Pros and Cons of Pursuing a Professional Volleyball Career Overseas

“It’s the magic of risking everything for a dream that nobody sees but you.”

~Million Dollar Baby

 

Having played indoor volleyball professionally for 10 years, I have gotten a lot of questions. It’s normal for people to have questions about what I do, because professional volleyball is such a foreign concept to many North Americans, who are only exposed to massive professional leagues like the NBA or NFL. There is a lot of curiosity surrounding it, especially because there is no such volleyball league in North America, and most people simply view volleyball as a fun activity for their kids, or a way to get a post-secondary eduction paid for.
 

Over the years, I have come to expect certain comments/questions more than others. Two of the common ones are, “Do you actually make money doing what you do?” and “Oh my gosh, your life must be sooooo fun!” The answer to the first questions is YES; I don’t think I would have continued playing for so long if I wasn’t able to sustain a comfortable lifestyle. The second comment is a little trickier to broach, however, because while I love playing and having the life that I do, being a professional volleyball player is NOT glamorous. There are certain parts of the lifestyle that are wonderful, and there are others that are really difficult.
 

Here is a look at what I consider to be some of the pros and cons regarding the pursuit of a professional volleyball career overseas. If you are on the fence about whether or not this is something you want to do (I am always a huge advocate for trying it out for at least a year), here is an honest take.
 

Pros of Playing Pro Overseas

 

1. Getting paid to play a sport that you love

There are so many people out there who really hate their jobs, so I think that anyone who has the opportunity to earn money doing something they are passionate about is truly lucky. Think about it…. pro volleyball players get paid to Play. A. Game.
 

There is a massive pay scale in volleyball, with different countries or leagues paying more than others, and with different levels of players being able to command a larger pay check than others. Pay can range from covering expenses with a bit more to spare, to millions of dollars per year.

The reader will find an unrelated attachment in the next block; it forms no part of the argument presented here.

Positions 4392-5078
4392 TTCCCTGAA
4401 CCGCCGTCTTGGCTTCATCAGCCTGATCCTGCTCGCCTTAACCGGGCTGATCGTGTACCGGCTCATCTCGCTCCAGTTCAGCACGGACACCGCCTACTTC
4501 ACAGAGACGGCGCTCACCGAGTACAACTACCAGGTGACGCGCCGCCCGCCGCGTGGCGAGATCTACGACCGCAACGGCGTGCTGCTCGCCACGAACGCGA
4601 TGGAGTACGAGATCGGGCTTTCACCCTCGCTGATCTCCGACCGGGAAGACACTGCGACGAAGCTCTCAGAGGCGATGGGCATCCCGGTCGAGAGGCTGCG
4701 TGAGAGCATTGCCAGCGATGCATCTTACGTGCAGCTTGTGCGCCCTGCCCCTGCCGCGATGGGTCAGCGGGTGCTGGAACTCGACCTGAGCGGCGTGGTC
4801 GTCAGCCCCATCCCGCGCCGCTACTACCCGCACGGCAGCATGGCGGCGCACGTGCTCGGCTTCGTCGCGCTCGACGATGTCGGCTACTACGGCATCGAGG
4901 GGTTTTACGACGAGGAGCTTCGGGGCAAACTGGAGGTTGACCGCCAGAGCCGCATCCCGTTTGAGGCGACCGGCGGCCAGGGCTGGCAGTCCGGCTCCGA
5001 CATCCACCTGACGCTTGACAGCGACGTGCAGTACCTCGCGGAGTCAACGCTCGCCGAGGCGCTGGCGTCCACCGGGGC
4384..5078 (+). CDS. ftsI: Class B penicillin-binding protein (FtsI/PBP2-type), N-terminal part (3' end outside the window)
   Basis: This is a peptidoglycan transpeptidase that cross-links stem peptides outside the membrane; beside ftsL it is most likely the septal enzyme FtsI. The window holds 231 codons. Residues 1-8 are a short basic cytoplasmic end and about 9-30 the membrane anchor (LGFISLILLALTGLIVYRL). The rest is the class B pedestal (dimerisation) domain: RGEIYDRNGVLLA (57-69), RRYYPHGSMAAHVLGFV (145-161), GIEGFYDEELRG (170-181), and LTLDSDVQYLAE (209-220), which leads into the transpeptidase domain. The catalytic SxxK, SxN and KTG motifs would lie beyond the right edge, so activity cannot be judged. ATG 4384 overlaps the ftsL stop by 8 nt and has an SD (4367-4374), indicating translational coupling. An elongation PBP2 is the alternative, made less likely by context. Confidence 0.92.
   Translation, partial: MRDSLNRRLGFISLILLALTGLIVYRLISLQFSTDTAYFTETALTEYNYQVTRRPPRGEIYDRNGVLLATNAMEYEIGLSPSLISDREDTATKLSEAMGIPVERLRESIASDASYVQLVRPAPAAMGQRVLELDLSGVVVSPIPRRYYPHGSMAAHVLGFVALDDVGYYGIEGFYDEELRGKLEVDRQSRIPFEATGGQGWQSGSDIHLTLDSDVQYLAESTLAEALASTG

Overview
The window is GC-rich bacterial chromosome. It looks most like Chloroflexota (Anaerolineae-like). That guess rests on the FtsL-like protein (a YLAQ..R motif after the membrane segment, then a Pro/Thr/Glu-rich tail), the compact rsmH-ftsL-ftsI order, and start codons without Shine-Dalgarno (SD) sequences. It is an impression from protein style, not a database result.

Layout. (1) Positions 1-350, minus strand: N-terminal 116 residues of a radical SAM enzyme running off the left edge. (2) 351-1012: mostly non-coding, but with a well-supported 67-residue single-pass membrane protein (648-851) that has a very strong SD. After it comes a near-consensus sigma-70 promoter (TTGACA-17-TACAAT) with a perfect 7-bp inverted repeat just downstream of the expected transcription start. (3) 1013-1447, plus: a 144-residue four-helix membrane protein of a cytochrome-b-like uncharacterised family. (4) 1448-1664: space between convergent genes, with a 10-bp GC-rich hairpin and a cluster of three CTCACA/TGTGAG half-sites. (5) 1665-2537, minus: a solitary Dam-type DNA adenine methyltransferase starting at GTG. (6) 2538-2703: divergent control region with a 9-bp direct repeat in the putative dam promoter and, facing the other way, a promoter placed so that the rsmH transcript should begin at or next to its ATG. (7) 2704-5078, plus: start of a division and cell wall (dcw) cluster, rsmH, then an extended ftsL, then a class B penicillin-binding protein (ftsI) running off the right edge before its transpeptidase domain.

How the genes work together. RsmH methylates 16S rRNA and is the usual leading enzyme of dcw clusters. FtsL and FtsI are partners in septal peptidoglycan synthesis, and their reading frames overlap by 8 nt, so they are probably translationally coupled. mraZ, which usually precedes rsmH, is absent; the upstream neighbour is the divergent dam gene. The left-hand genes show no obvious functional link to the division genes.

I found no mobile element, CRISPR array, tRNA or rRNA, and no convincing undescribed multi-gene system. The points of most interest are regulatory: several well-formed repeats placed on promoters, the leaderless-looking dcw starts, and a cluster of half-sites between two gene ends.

2. Seeing the world, and having the chance to deeply explore different cultures

Playing pro volleyball overseas allows you to travel to a different continent for free. People spends thousands of dollars to travel to different countries, but by pursuing a pro volleyball career, it is simply part of the job, and that is really cool. Also, as tourists, we are typically exposed to the surface-level aspects of a country or culture, but by playing a pro season, you become truly immersed in the culture. You have the opportunity to experience life as a local, which often hides amazing treasures that few foreigners witness.
 

3. Making friends from around the world

On a typical pro volleyball team, the majority of the players are from the country, and there are players from other countries, depending on how many foreign players the league allows. Having played pro for 10 years, I can honestly say that some of my most meaningful friendships were made playing overseas. It is so exciting to be able to connect with people from all over the world, and to maintain those relationships for years to come.
 

Now obviously playing pro is a job, and like any job, you won’t get along with everyone you work with. If you do find people you connect with, though, having that shared experience is really meaningful, and it makes everything so much easier. Plus, you’ll have people around the world to visit when you travel later on! 🙂
 

4. Experiencing different styles of play and coaching

Different coaches and countries play different styles of volleyball, and being exposed to these variable styles will make you a better volleyball player. When the speed of the game changes, or if players move a lot more on the attack, there is an adjustment period, but it makes you a much more well-rounded and adaptable volleyball player at the end. The same can be said for playing for different coaches, who focus on different things and make specific requests of their athletes.
 

5. Volleyball is one of the most popular sports worldwide

Being from North America, it is hard to imagine that volleyball could be one of the most popular sports in the world, but it really is. Europeans are shocked when they hear that there is no professional league in North America because in places like Poland, it is a way of life. Volleyball players are viewed as true professional athletes overseas, much like NBA or NFL players are over here. It is so nice to be appreciated as an athlete, have fans at all of the games, and to feel like what you are doing makes a difference, because kids really aspire to play pro volleyball.